In the Classroom

Born on August 14th

Doc Holliday – 1851

Known as a gambler and dentist, Holliday’s given name was John Henry. His associations with Wyatt Earp and other colorful characters earned him a reputation as a gunfighter, too.

Ernest Thayer – 1863

Best known for his baseball poem “Casey,” Thayer also worked as a columnist and pursued philosophy.

Ernest Everett Just – 1883

As a biologist and educator, Just was a pioneer in embryology. He graduated from Dartmouth University and after joining the faculty at Howard University, he would go on to many achievements as the director of the biology department.

John Logie Baird – 1888

Baird was instrumental in bringing color television to the world. The inventor and innovator advanced television with his experiments and inventions.

John Ringling North – 1903

While his uncles founded the Ringling Brothers Circus, North made the circus the glamorous show it became.

Ethel Lois Payne – 1911

Known as the “First Lady of the Black Press,” Payne reported on the Civil Rights movement in the Chicago Defender. Her journalism and activism eventually gained her entry as the first African American woman in the White House Press corps.

Russell Baker – 1925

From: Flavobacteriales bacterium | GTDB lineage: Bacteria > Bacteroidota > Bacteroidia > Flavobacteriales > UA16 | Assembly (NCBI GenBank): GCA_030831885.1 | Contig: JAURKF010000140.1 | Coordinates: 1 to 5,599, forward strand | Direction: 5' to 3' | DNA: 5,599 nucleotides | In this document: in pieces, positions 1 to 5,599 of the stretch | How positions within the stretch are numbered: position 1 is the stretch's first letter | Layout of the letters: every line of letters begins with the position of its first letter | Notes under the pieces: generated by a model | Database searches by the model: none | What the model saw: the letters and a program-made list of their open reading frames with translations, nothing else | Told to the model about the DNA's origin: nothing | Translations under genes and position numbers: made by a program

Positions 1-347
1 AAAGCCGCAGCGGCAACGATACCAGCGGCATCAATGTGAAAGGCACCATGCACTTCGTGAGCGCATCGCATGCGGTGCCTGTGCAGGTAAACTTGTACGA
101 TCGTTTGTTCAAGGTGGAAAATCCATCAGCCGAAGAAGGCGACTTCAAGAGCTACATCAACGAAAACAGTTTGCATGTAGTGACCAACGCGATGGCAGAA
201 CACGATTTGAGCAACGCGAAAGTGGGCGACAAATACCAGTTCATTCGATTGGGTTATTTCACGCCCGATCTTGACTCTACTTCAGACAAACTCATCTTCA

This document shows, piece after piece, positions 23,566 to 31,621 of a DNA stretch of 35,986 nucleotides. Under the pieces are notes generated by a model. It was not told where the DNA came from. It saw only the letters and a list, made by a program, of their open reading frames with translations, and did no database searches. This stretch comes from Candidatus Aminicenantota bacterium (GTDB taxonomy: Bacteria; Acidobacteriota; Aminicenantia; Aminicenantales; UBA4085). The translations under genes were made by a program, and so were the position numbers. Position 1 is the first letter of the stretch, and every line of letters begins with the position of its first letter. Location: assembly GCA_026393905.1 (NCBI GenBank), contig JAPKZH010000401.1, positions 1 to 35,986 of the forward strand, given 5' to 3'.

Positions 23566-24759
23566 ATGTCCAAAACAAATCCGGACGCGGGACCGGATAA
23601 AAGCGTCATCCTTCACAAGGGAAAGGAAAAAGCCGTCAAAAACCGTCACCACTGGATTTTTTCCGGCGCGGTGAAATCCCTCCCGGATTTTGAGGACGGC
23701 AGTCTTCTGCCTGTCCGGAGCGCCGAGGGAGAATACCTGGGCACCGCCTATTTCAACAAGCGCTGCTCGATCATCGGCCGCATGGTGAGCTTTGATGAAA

Humorist, journalist and satirist, Baker wrote for The Baltimore Sun and The New York Times. In 1979, he earned the Pulitzer Prize for commentary.

Thomas Meehan – 1929

Playwright Thomas Meehan wrote the books for popular musicals. Three of them, Annie, Hairspray and The Producers, earned him Tony Awards.

Steve Martin – 1945

Actor and comedian Steve Martin began his career writing comedy sketches that earned him an Emmy Award. He appeared on The Tonight Show and Saturday Night Live several times. His acting credits include The Jerk, All of Me, ¡Three Amigos!, Father of the Bride, and many others.

Danielle Steel – 1947

As an author of romance novels, Steel holds the title of the bestselling author alive. She published her first novel in 1972.

Gary Larson – 1950

The cartoonist Gary Larson is best known for his syndicated Far Side cartoons.

James Horner – 1953

Horner is one of the best-known composers in the world thanks to his contributions to the movie industry. He earned an Academy Award for Best Music for Titanic. Some of his other scores include Apollo 13, An American Tail, Glory, just to name a few.

Magic Johnson – 1959

For 13 season, Earvin “Magic” Johnson played point guard for the L.A. Lakers. He was also a member of the U.S. Olympic Dream Team. His roles on both teams earned him two inductions into the National Basketball Hall of Fame.

Halle Berry – 1966

Berry has earned both critical and commercial success with a variety of roles in movies and television. Her Best Actress Oscar award came after her role in Monster’s Ball. She also starred in Catwoman, the James Bond film Die Another Day, and Spike Lee’s Jungle Fever.

Tim Tebow – 1987

The former NFL quarterback turned baseball player in 2016 when he attended open tryouts. He has spent the following years playing on New York Mets minor league teams.